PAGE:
In 1988, it was decided to transfer some of the finest works from the National Museum in Kabul to the safe-keeping of the then President, Mohammed Najibullah. As Ferozi explained, it was thought that “some of the most important artefacts should be transferred from the storage room at the National Museum to a secret, secure place. So they brought it inside the old King’s Palace, the Arg, now the Presidential Palace. The secret place was a vault that belonged to the Central Bank.
“Nobody was allowed to say anything about the existence of these treasures. Only the staff of the museum, the nine ministers of Najibullah’s regime, the executives of the bank and the Archaeological Institute knew about it. We were all there when they were hidden.” He gestured to the surrounding group, who nodded vigorously.
It was as well that the treasures were concealed in this way, because a hurricane of destruction was soon to break over Kabul and its National Museum. In 1992 the government of Najibullah fell and an Islamic State of Afghanistan declared. But in practice, chaos reigned. Kabul was a battlefield, bombarded from outside and divided between different militia groups. The museum, which was founded in the Twenties by the King, lay nine kilometres outside the centre of the city, in the Darulaman district. On March 12 1994, it was hit by rocket fire and almost totally destroyed. About 70 per cent of its collections disappeared through looting or destruction.
In September 1996 the Taliban, who had been shelling the city, took over. Najibullah, who unwisely decided not to leave, was allegedly castrated, dragged around the streets and hanged. In the years that followed, many of the staff of the museum were dispersed and tried to find odd jobs to survive. One senior official sold potatoes in the market, another operated a horse and carriage. At this time SPACH (the Society for the Preservation of Afghanistan’s Cultural Heritage) found objects from the museum’s collection on sale in the souk, among them six fragments of ivories and two plaster medallions from the superb hoard discovered at Begram by French archaeologists in the Thirties.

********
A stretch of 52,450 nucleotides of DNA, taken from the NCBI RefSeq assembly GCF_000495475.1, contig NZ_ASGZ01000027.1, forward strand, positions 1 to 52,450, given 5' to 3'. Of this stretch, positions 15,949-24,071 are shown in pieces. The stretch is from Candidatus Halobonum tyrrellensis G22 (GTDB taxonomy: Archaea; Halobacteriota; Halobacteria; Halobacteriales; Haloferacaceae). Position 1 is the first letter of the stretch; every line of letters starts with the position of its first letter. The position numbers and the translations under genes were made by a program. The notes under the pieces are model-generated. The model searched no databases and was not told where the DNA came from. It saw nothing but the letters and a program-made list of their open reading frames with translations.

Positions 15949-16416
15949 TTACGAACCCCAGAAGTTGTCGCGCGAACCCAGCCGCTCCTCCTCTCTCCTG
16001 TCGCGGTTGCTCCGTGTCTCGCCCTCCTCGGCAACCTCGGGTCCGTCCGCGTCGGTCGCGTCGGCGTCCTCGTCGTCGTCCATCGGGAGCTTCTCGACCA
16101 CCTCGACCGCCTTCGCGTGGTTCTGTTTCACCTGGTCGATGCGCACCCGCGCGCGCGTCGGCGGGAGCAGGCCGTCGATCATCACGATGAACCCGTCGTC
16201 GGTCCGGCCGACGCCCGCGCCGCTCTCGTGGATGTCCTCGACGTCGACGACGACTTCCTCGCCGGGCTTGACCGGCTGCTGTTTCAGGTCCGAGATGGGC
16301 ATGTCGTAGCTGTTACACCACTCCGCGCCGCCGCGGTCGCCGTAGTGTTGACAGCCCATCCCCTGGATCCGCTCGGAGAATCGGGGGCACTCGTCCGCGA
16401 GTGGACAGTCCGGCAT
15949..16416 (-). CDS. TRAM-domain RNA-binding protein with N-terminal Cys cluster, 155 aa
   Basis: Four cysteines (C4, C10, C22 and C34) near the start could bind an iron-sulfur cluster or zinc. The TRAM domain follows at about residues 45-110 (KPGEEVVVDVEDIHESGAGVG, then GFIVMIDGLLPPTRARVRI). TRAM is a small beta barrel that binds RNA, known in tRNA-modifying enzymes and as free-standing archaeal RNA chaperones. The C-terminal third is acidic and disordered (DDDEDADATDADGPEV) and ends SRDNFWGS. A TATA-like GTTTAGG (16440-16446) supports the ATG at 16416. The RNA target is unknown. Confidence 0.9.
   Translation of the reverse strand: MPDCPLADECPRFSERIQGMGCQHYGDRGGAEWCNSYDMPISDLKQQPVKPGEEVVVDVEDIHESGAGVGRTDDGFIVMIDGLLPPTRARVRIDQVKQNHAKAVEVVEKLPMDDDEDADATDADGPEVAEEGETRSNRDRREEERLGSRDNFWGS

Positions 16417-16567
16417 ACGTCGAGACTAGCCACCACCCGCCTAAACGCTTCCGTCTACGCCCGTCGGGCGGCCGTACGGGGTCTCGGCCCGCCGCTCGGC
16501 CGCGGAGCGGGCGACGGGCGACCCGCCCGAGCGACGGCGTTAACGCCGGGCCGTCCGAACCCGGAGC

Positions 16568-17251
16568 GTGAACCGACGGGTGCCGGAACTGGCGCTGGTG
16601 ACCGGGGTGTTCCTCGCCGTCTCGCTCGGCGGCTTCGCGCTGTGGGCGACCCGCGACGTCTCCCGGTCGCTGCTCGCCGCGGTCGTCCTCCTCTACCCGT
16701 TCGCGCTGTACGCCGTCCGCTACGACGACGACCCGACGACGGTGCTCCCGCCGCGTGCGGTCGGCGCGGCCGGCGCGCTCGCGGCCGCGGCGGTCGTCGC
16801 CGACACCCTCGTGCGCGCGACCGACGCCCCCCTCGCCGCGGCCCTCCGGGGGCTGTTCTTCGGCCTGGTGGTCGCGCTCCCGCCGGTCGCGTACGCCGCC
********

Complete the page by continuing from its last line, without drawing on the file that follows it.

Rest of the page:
These were sent to the Musée Guimet in Paris for safe keeping, and will be on show at the British Museum, along with other wonderful objects from Begram that have also escaped destruction. What had been discovered there was a collection of items from around the ancient world: glass and stoneware from Roman Egypt, magnificent ivory carvings, including swaying, sensuous half-naked dancers, in style of southern India. It is not clear whether they represent a royal treasury or the stock of a merchant – an Afghan art dealer from 2,000 years ago.
These, like the Tillya Tepe finds, justify the title of the exhibition: Crossroads of the Ancient World. Afghanistan, on the Silk Road, was where currents from Europe, China, India and Central Asia met and mingled. That is why it is so rich and important archaeologically.
In 2000, conditions briefly seemed to be improving. Mullah Omar, the de facto head of state, issued an edict protecting the Afghan cultural heritage, prohibiting illegal excavation and smuggling. Then abruptly, he went into reverse. In 2001, the Taliban decided to destroy all images. The giant sculptures of Buddha at Bamiyan, the larger of which was 55 metres tall, were dynamited. In Kabul, the storerooms of the museum were ransacked and 2,500 objects smashed. A special task force was given this job. As Fredrik Hiebert of the National Geographic Society, an archaeologist who had worked with Sarianidi, notes: “Museum staff valiantly swept up the debris and repacked as much as possible.” A damaged statue of a youth from the Greek city of Aï Khanum, which had been carefully reassembled by French conservators, was smashed once more. Now it’s been restored yet again, and – even more battered than it was before – it’s in the exhibition.
Ferozi recalls: “When the Taliban and other militias came, they tried to find out what had happened to the artefacts from Tillya Tepe, they asked questions but nobody gave any information to them. We kept quiet, we said we don’t know.” Again, everybody nods.
The real heroes of this story, as Hiebert has said: “are the men who risked their lives while bombs were falling to rescue their national treasures”. The result of their efforts was that, while a great deal was lost, many of the most precious objects – treasures not only of Afghanistan but of world culture – were not. They are safe, at least for now. But, ominously, the war that began in 1978 is still far from over.
Now, at the first exhibition of its kind to be seen in the UK in 40 years. (last year 2011, no idea where treasures are currently)